In this study, visualization of a fluorescent reporter strain of IAV in vivo demonstrated that IAV infects cell lining surfaces of the zebrafish swimbladder, as it does in the human lungs.

In addition, the antiviral drug Zanamivir, known for being effective in treating influenza A and B in humans, was tested in vivo and was found to reduce IAV infection.

The researchers note that studies of IAV infection in adult zebrafish have the potential to provide valuable insights into infectious disease processes, particularly in understanding adaptive immune response and vaccine efficacy. This is critically important in light of the rapidly developing resistance of the influenza virus to drug therapies.

“This zebrafish embryo model of IAV infection will be an important resource for dissecting molecular mechanisms of host-pathogen interactions in vivo, as well as for identifying new antiviral therapies,” write the researchers.

Contact: Margaret Nagle, 207.581.3745

Stephen King’s Ghost Brothers debuts Nov. 8 at CCA

Tuesday, September 30th, 2014

Ghost Brothers of Darkland County, a Southern gothic supernatural musical written by Stephen King, debuts Saturday, Nov. 8, at the Collins Center for the Arts at the University of Maine.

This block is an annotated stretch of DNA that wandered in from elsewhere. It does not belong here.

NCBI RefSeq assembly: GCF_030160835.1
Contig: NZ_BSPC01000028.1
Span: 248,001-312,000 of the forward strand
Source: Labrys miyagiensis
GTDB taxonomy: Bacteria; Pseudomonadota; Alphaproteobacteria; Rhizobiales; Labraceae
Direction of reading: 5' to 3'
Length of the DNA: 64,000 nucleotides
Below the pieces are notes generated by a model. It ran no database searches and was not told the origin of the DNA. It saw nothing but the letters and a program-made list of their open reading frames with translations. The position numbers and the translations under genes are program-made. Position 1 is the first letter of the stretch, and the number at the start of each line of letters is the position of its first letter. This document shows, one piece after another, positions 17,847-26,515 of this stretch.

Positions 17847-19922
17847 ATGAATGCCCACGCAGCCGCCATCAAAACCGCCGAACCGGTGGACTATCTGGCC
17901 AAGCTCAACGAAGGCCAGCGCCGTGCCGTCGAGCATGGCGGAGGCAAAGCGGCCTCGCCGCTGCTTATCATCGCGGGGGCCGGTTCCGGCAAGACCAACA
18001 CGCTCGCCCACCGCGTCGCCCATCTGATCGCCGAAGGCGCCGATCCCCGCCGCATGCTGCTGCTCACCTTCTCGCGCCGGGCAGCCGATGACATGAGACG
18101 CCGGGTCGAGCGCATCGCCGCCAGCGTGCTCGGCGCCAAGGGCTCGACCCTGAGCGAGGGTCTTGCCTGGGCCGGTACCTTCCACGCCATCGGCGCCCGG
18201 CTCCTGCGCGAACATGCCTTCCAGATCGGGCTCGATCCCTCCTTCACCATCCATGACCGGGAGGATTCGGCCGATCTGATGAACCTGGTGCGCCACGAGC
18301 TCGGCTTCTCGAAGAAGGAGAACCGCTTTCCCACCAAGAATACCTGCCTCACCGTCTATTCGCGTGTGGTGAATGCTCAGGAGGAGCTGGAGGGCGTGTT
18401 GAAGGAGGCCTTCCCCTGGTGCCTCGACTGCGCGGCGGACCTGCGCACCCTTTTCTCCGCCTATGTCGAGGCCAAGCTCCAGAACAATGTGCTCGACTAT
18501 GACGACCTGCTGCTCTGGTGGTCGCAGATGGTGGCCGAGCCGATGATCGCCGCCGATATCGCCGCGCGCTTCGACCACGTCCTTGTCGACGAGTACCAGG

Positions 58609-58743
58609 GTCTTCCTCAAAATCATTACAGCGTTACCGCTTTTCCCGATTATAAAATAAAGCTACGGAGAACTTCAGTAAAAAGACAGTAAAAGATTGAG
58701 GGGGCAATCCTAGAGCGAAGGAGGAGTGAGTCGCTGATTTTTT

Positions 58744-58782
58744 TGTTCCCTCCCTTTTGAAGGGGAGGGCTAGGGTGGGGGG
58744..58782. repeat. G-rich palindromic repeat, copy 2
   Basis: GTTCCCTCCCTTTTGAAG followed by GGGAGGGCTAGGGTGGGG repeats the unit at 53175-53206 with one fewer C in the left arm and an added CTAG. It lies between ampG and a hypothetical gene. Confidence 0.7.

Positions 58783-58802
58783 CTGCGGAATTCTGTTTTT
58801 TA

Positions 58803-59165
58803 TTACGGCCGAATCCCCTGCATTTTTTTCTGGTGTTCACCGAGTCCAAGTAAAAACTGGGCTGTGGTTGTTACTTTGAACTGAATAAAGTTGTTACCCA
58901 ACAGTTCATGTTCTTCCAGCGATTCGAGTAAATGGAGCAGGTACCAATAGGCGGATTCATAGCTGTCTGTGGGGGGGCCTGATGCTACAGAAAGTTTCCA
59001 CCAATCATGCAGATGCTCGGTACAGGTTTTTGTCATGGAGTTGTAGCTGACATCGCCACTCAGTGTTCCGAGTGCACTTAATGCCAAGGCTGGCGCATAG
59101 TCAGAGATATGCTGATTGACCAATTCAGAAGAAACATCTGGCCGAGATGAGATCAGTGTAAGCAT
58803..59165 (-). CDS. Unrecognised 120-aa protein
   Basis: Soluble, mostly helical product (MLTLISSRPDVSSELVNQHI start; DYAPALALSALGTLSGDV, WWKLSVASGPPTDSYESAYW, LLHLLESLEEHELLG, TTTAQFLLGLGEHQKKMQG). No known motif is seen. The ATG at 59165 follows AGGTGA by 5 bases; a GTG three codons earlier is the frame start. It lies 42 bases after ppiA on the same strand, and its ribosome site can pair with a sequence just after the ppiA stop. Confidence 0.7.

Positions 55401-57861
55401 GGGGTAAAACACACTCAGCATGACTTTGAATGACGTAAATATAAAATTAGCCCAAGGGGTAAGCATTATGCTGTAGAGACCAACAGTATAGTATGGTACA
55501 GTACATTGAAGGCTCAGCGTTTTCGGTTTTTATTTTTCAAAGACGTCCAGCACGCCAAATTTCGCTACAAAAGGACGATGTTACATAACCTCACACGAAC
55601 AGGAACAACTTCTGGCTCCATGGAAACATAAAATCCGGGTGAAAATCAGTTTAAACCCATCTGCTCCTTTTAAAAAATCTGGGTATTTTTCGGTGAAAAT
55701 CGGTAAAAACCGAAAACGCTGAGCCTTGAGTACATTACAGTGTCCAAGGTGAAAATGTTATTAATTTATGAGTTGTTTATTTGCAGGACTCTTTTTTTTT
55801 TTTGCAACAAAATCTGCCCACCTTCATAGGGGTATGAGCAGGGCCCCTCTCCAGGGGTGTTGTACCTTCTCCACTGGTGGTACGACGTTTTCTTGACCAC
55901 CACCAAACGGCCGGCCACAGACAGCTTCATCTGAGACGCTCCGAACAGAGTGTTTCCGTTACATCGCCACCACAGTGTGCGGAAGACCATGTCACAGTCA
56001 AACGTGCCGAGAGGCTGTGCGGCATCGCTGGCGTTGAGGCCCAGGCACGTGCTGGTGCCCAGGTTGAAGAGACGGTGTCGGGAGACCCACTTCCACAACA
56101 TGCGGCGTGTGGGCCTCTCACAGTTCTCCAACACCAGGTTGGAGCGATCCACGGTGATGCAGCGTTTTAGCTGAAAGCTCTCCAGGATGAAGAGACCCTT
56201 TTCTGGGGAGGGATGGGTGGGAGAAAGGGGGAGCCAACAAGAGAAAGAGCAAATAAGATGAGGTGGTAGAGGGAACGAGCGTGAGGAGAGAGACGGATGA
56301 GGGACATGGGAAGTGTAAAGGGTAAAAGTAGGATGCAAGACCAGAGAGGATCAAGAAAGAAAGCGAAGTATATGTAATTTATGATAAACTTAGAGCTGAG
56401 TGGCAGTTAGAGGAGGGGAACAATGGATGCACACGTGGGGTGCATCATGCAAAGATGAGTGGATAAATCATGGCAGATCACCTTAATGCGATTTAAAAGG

King, a best-selling author and UMaine alumnus, teamed with Rock and Roll Hall of Famer John Mellencamp and Grammy Award-winning T Bone Burnett to create the haunting tale of fraternal love, lust, jealousy and revenge.

Ghost Brothers of Darkland County is a collaboration 16 years in the making. The staging is both old fashioned, resembling an old-style radio show, and modern and unique in its interactive use of storytelling, music and singing to move the macabre story forward. Eerie blues roots music reveals the inner workings of the characters. The full cast for the musical was announced Sept. 30. Actor/writer/producer Billy Burke (The Twilight Saga) and actress/writer/singer Gina Gershon (Killer Joe, House of Versace, Boeing, Boeing) play the lead roles of Joe McCandless and Monique McCandless, respectively.